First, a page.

Folding cube complexes
With Benjamin Beeker.
1. Classical Stallings folding
free group, finitely generated subgroup. It is free, what it its rank ? is the fundamental group of a bouquet, with a string of labels along each loop, defining a map to the standard bouquet of . If two loops start with the same letter, identify them; then continue.
More generally, let be a finitely generated group acting on 2simplicial trees and , and with a -equivariant map . Action on is supposedly easy, want to understand action on , by folding -equivariantly.
Dunwoody’s resolution, as described by Beeker, belongs to this scheme.
Let be a cube complex. Let be the space of half-spaces, equipped with partial order relation (inclusion) and involution (complementary half-space). These data (pocset structure) fully characterize . This language is more convenient for the description of quotients.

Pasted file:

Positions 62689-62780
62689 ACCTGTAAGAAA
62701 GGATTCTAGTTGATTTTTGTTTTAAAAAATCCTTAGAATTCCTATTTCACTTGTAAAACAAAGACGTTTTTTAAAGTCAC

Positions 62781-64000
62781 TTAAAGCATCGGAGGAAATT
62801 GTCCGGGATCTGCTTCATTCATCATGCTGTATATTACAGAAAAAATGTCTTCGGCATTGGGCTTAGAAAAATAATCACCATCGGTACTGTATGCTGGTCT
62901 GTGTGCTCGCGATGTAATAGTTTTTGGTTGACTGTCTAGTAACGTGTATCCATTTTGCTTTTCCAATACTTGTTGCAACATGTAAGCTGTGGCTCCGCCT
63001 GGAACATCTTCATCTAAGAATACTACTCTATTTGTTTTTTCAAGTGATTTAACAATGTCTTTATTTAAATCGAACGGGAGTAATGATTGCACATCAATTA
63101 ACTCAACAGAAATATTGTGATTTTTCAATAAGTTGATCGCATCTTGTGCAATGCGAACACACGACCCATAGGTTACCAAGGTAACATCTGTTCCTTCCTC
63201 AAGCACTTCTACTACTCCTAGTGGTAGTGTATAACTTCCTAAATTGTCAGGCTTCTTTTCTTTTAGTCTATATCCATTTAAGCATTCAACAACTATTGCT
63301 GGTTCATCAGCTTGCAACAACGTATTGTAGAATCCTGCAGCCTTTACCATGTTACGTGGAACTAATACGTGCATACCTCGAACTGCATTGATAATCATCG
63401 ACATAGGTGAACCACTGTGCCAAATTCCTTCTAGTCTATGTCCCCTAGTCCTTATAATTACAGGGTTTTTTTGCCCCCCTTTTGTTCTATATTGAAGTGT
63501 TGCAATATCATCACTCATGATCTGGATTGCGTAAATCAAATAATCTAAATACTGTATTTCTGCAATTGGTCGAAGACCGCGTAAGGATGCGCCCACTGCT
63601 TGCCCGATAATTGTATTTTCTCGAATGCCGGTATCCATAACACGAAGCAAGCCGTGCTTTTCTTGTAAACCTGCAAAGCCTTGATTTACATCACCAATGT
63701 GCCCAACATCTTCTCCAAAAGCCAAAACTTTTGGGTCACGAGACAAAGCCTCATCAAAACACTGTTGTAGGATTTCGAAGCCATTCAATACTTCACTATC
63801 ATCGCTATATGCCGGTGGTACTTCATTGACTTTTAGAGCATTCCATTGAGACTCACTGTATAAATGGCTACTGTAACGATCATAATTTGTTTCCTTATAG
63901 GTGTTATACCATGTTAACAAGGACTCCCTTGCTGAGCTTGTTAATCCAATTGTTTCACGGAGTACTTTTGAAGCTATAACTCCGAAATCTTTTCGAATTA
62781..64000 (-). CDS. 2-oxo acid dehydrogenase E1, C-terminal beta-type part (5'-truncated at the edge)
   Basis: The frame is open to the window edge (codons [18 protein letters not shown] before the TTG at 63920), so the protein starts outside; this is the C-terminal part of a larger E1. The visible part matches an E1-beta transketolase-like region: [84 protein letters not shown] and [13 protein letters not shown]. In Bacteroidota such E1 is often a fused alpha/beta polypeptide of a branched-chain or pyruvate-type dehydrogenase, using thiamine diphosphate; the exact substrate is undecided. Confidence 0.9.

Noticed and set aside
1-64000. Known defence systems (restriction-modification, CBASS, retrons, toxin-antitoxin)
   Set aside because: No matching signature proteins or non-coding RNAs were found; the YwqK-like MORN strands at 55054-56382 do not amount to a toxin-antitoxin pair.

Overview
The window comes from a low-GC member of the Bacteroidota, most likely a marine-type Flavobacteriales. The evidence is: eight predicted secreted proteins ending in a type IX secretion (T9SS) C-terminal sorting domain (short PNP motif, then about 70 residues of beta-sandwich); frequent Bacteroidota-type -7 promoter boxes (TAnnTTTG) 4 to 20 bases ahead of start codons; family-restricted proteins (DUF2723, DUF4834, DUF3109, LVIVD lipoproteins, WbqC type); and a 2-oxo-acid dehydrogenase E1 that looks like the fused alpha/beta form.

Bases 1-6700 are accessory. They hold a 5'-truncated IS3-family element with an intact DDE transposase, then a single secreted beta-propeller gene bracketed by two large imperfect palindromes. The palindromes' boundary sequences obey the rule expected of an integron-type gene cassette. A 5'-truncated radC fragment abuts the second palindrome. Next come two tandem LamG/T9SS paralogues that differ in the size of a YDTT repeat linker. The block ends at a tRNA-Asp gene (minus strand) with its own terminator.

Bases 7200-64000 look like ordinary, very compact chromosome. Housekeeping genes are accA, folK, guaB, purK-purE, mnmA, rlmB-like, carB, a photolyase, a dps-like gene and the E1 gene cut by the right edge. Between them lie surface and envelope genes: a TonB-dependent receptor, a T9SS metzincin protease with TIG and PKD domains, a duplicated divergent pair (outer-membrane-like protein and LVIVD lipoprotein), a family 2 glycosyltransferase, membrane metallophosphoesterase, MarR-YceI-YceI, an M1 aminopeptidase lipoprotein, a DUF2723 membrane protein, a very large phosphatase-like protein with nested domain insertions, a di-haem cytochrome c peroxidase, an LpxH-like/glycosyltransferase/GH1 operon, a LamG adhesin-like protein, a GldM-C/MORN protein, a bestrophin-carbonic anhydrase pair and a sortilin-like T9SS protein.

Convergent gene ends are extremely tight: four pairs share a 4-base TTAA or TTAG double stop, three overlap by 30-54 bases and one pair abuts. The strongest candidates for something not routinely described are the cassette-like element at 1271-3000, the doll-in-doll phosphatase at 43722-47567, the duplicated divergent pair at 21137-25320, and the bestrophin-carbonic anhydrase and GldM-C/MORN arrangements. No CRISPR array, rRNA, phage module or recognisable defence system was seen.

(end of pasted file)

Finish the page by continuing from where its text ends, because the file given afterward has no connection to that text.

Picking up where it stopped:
Typically, we want to be able to identify halfspaces in a quotient. For this, we need that both halfspaces agree on which halfspaces they contain. Therefore they must not be separated by another identified pair.
Example. Let act on corresponding to 90° rotation along the sides of a square.
Theorem 1 Let be finitely presented group acting on CCC . Assume that all hyperplane stabilizers are finitely generated. Let be the resolution. There is a finite sequence of foldings such that the last one -embeds into .
3. Application to quasi-convex subgroups
Theorem 2 Let be a surface or free group acting on CCC . If hyperplane stabilizers are finitely generated, then is undistorted in .
Indeed, the action on the resolution is cocompact. This is preserved by successive foldings.
Example. Let act on standardly on the factor and by flipping . Then the presentation complex
Theorem 3 Let be a cubulated hyperbolic group. Let be a finitely generated subgroup of . Then is quasiconvex iff stabilizers of hyperplanes and of transverse intersections of transverse hyperplanes are finitely generated.